9mm, .40 & .45 ACP.

That leaves the 9mm, .40 and .45. Go back and take a look at the chart again. There is a remarkable similarity in performance between these three rounds. They all stop about half of the attackers with one shot, and have a failure rate of 13 to 15 percent. Despite all the bluster you see on the Internet about not carrying a defensive pistol unless the caliber “starts with a 4” — the .40 and .45 do not perform significantly better than the 9mm in real life gunfights.

That doesn’t mean the .40 or .45 is a bad cartridge, it just means these cartridges don’t live up to their hype. While at the top of the heap, the .45 is far from a stopper 19 out of 20 times, as Jeff Cooper was fond of asserting.

I would feel completely comfortable carrying any of these three cartridges as my primary defensive weapon. Rather than worrying about the inconsequential differences in stopping power, I would focus on finding the most reliable and accurate firearm I could carry in any of those three calibers. If you can hit with it, and manage fast follow-up shots, and it’s reliable, don’t let caliber confuse you.


As I said in the beginning, I’ve carried just about every caliber imaginable during my career. My extensive research has caused me to worry less about caliber — and more about reliability, ammo capacity and rapidity of follow-up shots.

For the last 10 years I’ve primarily carried a 9mm Glock as a concealed carry pistol. But I do occasionally carry a .380 or .38 snub. My police duty gun is a .45. I feel comfortable with all of them, but on my own time, I carry the Glock 9mm about 90 percent of the time. It’s a great combination of accuracy, reliability, stopping power and capacity. That’s all you can ask for in a defensive piece.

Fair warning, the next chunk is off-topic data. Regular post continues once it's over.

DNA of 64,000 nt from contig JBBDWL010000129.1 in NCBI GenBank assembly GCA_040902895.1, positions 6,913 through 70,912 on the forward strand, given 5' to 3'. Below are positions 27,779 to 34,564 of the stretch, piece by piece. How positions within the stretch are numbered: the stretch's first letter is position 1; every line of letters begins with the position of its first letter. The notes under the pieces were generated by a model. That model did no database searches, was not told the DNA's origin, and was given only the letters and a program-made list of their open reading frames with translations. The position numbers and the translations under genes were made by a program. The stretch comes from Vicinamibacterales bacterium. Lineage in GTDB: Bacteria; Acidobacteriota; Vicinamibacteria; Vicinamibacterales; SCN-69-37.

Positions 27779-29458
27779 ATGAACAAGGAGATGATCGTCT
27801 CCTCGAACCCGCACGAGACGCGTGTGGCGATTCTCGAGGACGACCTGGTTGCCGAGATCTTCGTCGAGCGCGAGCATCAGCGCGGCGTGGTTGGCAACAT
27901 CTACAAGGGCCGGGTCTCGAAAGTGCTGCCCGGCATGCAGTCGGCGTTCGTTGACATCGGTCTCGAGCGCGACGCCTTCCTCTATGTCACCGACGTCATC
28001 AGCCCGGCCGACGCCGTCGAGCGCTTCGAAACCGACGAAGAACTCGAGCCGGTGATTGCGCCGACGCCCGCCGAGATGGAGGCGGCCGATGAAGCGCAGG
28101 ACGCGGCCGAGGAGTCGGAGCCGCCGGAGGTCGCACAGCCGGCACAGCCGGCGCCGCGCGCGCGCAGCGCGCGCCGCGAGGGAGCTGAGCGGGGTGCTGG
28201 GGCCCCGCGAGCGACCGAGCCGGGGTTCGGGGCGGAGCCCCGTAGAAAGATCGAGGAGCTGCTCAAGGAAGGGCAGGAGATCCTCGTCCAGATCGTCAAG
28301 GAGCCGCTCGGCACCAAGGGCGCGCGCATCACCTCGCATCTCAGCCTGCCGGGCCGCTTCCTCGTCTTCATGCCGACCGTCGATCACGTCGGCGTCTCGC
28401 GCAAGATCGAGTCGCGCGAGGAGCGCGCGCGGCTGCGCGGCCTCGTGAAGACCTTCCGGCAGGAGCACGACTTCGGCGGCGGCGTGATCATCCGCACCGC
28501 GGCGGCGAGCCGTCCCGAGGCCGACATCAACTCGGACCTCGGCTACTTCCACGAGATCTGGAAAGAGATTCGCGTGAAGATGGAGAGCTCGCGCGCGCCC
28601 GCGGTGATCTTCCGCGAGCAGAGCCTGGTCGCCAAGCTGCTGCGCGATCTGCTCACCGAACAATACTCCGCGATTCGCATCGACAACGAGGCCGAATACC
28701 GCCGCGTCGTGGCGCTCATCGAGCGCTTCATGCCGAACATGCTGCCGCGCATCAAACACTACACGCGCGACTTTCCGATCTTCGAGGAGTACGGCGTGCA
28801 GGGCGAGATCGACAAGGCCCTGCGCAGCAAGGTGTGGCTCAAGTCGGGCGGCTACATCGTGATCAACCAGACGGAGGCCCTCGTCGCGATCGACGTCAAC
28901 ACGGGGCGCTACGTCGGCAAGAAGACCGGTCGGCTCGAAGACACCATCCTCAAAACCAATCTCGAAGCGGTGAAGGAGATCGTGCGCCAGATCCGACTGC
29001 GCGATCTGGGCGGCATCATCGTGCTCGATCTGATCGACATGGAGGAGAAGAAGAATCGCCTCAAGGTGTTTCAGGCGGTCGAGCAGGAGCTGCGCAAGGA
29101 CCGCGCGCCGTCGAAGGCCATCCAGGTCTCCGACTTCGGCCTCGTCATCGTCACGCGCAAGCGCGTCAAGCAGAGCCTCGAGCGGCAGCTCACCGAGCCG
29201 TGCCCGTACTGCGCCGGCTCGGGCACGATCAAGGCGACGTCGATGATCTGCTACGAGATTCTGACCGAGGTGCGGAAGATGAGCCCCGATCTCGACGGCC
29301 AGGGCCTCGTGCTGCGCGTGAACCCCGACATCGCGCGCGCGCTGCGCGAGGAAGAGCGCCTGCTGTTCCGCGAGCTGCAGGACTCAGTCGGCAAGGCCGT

My recommendation to you is to ignore all the advice you receive from gun store salesmen and Internet keyboard commandos, unless you personally know their info to be sound. Choose a reliable gun you can carry all the time, and shoot both fast and accurately. Caliber simply isn’t all that important. Imagine that.

For more info: and click on the company name. Or visit the homepage click here

Read more:


The Seven Deadly Sins of Handgun Shooting: The Crossed-thumb Grip

Leave a comment

This is part two from OutDoorHub.

Crossed thumbs shooting grip

Friends don’t let friends do this! It makes a really big mess.

This week’s Seven Deadly Sins of Handgun Shooting Tip involves keeping (most) of your body parts attached.

Specifically, we’re talking about your thumbs. You see, opposable thumbs are one of the things that give us humans a real advantage over the rest of the animal kingdom when it comes to important things like opening Pringles cans and getting those straws into juice boxes without making a big mess.

Admittedly, the odds of actually slicing off one or more thumbs is fairly low, but the wrong thumb position may cause you to bleed all over the shooting range. We don’t recommend it. I can share this new-shooter tip from a vantage point of, ummm, let’s call it personal experience.

Remember Ghostbusters? And how it’s really bad to cross the streams of the Proton Pack particle accelerators? Well there’s a similar rule of thumb (pun fully intended) for shooting semiautomatic pistols. Don’t cross your thumbs as in the picture. Sooner or later, that thing called a slide is going zoom backwards at Warp 17 and slice the dickens out of the webby, sensitive skin between your thumb and your index finger. Again, trust me, I know this from experience. And as a side note, the bottom of the slide on a Series 1 Colt Woodsman is really, really sharp. Just as a disclaimer, this happened a really long time ago–back when I thought I did not need any instruction on how to properly shoot a pistol. Don’t worry, I’ve learned many things the hard way since then.